Yet despite the destructive nature of revenge, Hope’s successful revenge also brings him peace and joy. After Hope dies, Watson observes the “placid smile” found on the corpse, reflecting that it is as if “he had been able in his dying moments to look back upon a useful life and on work well done.” Though Watson is fully engaged in the effort to bring the murderer – Hope – to justice, his narration makes it clear that he sympathizes to some extent with Hope and with his motivations, even if he continues to view any murder as a crime requiring justice.

Get the entire A Study in Scarlet LitChart as a printable PDF.
A study in scarlet.pdf.medium

Revenge and Murder ThemeTracker

The ThemeTracker below shows where, and to what degree, the theme of Revenge and Murder appears in each Chapter of A Study in Scarlet. Click or tap on any chapter to read its Summary & Analysis.
How often theme appears:
Chapter length:

Revenge and Murder Quotes in A Study in Scarlet

Below you will find the important quotes in A Study in Scarlet related to the theme of Revenge and Murder.
Part 1, Chapter 1 Quotes

Holmes is a little too scientific for my tastes — it approaches to cold-bloodedness. I could imagine his giving a friend a little pinch of the latest vegetable alkaloid, not out of malevolence, you understand, but simply out of a spirit of inquiry in order to have an accurate idea of the effects. To do him justice, I think that he would take it himself with the same readiness. He appears to have a passion for definite and exact knowledge….Yes, but it may be pushed to excess. When it comes to beating the subjects in the dissecting-rooms with a stick, it is certainly taking rather a bizarre shape.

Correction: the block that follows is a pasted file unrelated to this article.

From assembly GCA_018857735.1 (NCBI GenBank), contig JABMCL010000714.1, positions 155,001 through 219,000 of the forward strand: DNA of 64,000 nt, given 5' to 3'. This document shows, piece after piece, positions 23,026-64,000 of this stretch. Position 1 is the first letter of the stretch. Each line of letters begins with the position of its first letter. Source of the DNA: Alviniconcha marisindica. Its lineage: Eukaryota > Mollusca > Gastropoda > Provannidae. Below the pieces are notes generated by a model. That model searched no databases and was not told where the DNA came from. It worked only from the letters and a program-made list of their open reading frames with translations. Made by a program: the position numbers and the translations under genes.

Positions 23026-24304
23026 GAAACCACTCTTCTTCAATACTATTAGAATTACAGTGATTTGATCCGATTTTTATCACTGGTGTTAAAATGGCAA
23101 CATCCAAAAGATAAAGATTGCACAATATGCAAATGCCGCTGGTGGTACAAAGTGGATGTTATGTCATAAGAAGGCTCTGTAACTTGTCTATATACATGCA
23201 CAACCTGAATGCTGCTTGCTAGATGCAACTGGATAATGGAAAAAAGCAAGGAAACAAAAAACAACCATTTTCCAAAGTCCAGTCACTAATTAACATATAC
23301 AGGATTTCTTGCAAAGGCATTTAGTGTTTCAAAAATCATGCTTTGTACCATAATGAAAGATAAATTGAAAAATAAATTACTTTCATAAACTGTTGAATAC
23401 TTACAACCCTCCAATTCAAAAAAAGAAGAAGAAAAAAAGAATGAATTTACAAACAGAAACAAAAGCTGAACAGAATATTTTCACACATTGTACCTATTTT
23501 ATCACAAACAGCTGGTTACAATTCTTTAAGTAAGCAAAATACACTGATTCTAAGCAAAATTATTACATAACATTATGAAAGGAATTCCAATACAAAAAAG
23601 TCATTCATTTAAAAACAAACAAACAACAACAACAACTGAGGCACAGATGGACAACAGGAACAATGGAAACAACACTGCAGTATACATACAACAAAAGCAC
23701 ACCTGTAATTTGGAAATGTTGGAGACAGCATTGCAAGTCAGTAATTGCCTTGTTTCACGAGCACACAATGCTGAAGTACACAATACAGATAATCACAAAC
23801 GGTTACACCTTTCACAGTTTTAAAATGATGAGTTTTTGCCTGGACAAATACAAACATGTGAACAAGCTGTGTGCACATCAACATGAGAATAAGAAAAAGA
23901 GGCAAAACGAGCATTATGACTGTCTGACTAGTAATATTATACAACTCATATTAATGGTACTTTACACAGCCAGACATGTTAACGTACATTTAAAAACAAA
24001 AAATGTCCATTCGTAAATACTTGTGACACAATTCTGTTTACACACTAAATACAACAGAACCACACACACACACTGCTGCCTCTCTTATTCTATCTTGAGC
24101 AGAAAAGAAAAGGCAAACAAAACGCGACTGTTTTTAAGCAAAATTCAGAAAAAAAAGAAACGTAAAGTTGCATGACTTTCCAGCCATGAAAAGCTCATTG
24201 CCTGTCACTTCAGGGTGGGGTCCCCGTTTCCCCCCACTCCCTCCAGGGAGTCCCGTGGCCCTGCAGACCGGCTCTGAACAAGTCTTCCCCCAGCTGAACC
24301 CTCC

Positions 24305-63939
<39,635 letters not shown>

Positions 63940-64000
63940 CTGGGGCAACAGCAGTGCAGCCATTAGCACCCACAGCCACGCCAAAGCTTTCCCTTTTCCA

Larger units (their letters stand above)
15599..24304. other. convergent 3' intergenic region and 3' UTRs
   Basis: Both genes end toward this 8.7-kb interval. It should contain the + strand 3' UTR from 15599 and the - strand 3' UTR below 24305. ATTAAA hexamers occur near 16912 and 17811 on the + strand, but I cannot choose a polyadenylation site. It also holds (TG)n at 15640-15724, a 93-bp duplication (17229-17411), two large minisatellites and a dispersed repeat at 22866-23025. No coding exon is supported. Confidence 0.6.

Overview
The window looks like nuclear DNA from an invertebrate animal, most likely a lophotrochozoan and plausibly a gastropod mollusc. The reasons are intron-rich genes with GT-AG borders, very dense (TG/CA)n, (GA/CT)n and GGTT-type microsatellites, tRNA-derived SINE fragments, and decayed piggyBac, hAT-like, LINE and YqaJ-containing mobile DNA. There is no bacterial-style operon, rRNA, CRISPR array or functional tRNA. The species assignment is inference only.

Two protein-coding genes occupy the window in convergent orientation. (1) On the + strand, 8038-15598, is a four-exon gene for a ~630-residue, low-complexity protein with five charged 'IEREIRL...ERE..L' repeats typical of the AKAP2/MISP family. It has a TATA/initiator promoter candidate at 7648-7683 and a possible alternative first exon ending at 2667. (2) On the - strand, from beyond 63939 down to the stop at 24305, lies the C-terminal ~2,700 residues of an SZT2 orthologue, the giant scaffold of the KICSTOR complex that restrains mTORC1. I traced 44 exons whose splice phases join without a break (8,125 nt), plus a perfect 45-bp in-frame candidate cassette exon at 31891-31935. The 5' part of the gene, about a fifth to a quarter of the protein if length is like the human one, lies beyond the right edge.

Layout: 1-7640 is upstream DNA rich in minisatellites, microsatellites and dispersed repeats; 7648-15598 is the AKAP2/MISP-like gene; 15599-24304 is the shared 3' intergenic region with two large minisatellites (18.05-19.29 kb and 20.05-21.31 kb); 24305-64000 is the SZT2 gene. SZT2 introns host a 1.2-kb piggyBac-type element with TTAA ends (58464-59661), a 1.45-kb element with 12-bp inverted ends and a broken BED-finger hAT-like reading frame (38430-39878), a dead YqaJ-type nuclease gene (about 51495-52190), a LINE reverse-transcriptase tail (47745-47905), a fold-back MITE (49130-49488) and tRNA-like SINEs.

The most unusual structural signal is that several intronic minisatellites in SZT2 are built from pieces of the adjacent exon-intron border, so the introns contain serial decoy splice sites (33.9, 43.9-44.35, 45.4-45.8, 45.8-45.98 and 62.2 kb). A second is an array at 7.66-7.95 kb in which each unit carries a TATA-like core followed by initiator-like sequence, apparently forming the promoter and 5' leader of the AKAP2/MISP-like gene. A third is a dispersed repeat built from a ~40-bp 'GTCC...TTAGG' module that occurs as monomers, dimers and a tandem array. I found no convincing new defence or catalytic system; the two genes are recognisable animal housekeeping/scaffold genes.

Related Characters: Stamford (speaker), Sherlock Holmes, John H. Watson
Page Number: 10
Explanation and Analysis:

While catching up with Stamford, an old colleague, Watson becomes interested in an acquaintance of Stamford’s who has expressed a desire to find a roommate. Stamford, however, warns Watson about Sherlock Holmes’ eccentricities. To Stamford, Holmes is too “cold-blooded.” His remark that Holmes would poison a friend without hesitation for the sake of his “passion for definite and exact knowledge” is not unlike Holmes’ use of Watson’s name in a newspaper advertisement to draw the murderer to their home. Though he apologizes to Watson for doing so, he does not consult Watson beforehand and justifies his behavior with the greater probability that the murderer will arrive. Obsessed with murder cases and his “science of deduction,” Holmes does not seem to have any moral or social qualms about such matters, and seems not to know or care about what is usually considered acceptable in society at large.


Unlock explanations and citation info for this and every other A Study in Scarlet quote.

Plus so much more...

Get LitCharts A+
Already a LitCharts A+ member? Sign in!